Index terms: imbibition, opercular tegument, GA3, hydrogen cyanamide.


O objetivo neste trabalho foi avaliar a influência de tecidos adjacentes ao embrião na absorção de água pela semente e de tratamentos de superação de dormência em macaúba. Para avaliar a absorção de água, sementes com ou sem a remoção do tegumento opercular (TO) foram imersas em água durante 0, 12, 24, 48, 72, 96, 120, 168, 240, 360, 480 e 720 horas e determinado o teor de água de embriões isolados e sementes. Em sementes submetidas ou não à remoção do TO, aplicou-se ácido giberélico (GA3) (0, 50, 100, 500, 1000 e 2000 mg.L-1) sobre a região do TO, tendo meio de cultura como veículo de aplicação. Em outro experimento, sementes com ou sem TO foram imersas em soluções de cianamida (0; 0,5; 1; 1,5; 2 e 2,5%). Foi avaliado o percentual de germinação, índice de velocidade de germinação (IVG) e porcentagem de sementes mortas. O TO não impede a absorção de água pelo embrião, mas diminui a velocidade de embebição. O uso de GA3 sobre a região do TO não favorece a germinação e a cianamida hidrogenada nas doses utilizadas aumenta a mortalidade das sementes, proporcionando baixa germinação. A remoção do TO possibilita acréscimo no IVG.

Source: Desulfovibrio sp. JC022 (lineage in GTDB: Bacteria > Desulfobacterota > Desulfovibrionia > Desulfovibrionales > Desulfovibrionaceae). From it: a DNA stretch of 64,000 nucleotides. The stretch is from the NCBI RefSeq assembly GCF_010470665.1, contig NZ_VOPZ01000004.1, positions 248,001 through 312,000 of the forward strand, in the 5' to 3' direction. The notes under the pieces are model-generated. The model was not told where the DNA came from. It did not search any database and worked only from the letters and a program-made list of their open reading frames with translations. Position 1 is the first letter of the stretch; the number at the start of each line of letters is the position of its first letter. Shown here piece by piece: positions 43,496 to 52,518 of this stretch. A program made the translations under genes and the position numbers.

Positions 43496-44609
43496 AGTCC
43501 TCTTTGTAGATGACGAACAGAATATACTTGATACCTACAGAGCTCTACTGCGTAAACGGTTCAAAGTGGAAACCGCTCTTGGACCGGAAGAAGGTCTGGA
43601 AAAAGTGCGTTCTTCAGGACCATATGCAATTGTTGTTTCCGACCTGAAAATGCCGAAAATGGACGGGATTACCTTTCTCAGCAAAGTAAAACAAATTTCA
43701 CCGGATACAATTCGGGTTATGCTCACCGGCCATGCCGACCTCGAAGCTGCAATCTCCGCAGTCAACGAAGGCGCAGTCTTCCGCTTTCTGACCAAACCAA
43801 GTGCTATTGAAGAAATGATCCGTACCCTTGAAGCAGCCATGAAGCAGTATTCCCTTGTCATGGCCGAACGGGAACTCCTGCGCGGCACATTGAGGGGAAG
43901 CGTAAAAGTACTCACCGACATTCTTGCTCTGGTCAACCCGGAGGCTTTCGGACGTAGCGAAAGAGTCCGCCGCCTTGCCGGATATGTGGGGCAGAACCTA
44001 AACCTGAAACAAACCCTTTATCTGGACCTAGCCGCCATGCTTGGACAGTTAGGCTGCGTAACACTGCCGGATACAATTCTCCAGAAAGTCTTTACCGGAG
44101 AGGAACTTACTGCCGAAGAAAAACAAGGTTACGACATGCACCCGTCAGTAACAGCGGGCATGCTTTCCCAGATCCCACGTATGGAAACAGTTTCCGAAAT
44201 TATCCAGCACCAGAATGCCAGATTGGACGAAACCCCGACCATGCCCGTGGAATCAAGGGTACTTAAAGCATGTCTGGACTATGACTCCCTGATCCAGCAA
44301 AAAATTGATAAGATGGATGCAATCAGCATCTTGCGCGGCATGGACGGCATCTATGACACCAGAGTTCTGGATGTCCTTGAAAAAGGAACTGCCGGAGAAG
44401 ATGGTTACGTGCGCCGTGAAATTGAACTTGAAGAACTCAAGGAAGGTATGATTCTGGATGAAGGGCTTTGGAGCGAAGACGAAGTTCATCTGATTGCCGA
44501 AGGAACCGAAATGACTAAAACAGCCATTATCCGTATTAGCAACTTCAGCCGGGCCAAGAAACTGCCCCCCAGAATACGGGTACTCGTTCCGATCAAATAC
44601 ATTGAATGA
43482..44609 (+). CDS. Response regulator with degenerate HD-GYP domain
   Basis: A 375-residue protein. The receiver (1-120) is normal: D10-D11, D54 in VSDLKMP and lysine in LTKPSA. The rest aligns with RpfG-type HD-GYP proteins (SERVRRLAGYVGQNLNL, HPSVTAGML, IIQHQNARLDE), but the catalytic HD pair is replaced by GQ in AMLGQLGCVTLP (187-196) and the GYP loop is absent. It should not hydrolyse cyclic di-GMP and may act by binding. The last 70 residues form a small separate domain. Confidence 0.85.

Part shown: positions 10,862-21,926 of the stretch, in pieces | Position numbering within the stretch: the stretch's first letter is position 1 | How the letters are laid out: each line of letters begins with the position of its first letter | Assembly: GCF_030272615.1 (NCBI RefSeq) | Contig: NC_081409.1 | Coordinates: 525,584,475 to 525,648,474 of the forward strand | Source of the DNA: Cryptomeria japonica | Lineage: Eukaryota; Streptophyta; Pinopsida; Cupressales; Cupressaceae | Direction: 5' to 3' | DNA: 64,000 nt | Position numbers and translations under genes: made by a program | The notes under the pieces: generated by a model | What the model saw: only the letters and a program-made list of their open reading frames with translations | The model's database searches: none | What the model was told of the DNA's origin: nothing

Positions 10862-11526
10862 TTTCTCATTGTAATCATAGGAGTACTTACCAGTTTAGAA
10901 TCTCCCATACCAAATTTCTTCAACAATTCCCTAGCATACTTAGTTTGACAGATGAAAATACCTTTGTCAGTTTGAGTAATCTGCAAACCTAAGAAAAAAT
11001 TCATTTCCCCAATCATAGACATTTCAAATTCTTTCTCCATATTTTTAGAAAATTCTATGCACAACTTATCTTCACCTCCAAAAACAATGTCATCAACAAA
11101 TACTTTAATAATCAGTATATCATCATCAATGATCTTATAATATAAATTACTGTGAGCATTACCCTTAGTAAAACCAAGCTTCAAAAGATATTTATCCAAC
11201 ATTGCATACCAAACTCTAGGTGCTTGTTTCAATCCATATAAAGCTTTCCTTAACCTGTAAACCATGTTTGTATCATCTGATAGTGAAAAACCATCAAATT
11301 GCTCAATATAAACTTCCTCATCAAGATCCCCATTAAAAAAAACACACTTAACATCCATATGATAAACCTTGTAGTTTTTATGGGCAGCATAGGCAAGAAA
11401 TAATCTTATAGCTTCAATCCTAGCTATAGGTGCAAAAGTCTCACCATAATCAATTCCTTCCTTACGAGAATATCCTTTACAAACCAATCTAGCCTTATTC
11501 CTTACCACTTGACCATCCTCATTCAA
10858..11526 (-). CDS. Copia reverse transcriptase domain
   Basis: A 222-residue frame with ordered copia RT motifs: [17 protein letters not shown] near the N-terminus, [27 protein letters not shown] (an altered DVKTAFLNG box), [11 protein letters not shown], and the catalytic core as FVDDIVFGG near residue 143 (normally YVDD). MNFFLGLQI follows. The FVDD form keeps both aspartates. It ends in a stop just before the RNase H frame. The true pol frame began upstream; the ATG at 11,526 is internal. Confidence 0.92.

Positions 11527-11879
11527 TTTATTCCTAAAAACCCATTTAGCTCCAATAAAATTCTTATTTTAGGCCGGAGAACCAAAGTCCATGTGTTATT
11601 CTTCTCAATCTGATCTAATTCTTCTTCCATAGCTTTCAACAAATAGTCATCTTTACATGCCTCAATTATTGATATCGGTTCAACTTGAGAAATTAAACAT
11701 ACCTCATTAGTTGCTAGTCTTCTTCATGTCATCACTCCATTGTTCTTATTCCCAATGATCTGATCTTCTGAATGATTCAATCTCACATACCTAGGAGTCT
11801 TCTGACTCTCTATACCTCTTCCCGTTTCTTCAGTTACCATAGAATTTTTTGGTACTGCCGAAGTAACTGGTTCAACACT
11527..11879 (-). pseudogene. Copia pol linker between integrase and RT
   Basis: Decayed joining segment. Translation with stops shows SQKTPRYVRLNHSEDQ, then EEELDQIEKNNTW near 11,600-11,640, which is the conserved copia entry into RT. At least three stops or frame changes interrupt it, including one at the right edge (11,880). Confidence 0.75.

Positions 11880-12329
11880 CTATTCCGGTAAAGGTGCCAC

Termos para indexação: embebição, tegumento opercular, GA3, cianamida hidrogenada.




The macaw palm, Acrocomia aculeata (Jacq.) Lodd. ex. Mart. (Arecaceae), is a tropical palm widely distributed throughout Brazil (Lorenzi et al., 2004) and its occurrence in Minas Gerais state is associated with eutrophic soils (Motta et al., 2002). This species is a very productive oil-producing plant and has a high potential for producing biofuels, especially in dry tropical regions (Moura et al., 2010; Dias, 2011).